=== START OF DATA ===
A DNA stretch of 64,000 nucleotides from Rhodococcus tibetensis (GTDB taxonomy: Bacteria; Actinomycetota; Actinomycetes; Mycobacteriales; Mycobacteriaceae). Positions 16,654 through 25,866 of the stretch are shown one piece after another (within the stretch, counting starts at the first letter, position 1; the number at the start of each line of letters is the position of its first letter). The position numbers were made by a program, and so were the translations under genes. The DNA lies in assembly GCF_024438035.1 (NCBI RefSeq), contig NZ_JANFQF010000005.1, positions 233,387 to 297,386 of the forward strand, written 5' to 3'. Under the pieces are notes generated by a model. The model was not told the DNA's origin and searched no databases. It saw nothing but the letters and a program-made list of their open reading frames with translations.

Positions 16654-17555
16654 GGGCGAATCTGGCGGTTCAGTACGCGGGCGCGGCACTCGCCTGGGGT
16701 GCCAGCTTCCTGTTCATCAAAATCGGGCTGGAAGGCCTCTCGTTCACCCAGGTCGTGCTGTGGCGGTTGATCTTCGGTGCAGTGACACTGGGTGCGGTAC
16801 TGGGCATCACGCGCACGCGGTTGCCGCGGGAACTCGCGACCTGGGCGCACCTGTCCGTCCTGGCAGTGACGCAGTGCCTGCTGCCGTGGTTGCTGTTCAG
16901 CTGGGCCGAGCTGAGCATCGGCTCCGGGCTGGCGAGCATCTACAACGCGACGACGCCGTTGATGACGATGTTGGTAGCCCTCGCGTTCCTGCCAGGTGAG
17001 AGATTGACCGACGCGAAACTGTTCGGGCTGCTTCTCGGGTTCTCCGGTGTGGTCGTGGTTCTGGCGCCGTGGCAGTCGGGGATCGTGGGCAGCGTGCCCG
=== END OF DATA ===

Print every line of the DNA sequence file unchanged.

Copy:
A DNA stretch of 64,000 nucleotides from Rhodococcus tibetensis (GTDB taxonomy: Bacteria; Actinomycetota; Actinomycetes; Mycobacteriales; Mycobacteriaceae). Positions 16,654 through 25,866 of the stretch are shown one piece after another (within the stretch, counting starts at the first letter, position 1; the number at the start of each line of letters is the position of its first letter). The position numbers were made by a program, and so were the translations under genes. The DNA lies in assembly GCF_024438035.1 (NCBI RefSeq), contig NZ_JANFQF010000005.1, positions 233,387 to 297,386 of the forward strand, written 5' to 3'. Under the pieces are notes generated by a model. The model was not told the DNA's origin and searched no databases. It saw nothing but the letters and a program-made list of their open reading frames with translations.

Positions 16654-17555
16654 GGGCGAATCTGGCGGTTCAGTACGCGGGCGCGGCACTCGCCTGGGGT
16701 GCCAGCTTCCTGTTCATCAAAATCGGGCTGGAAGGCCTCTCGTTCACCCAGGTCGTGCTGTGGCGGTTGATCTTCGGTGCAGTGACACTGGGTGCGGTAC
16801 TGGGCATCACGCGCACGCGGTTGCCGCGGGAACTCGCGACCTGGGCGCACCTGTCCGTCCTGGCAGTGACGCAGTGCCTGCTGCCGTGGTTGCTGTTCAG
16901 CTGGGCCGAGCTGAGCATCGGCTCCGGGCTGGCGAGCATCTACAACGCGACGACGCCGTTGATGACGATGTTGGTAGCCCTCGCGTTCCTGCCAGGTGAG
17001 AGATTGACCGACGCGAAACTGTTCGGGCTGCTTCTCGGGTTCTCCGGTGTGGTCGTGGTTCTGGCGCCGTGGCAGTCGGGGATCGTGGGCAGCGTGCCCG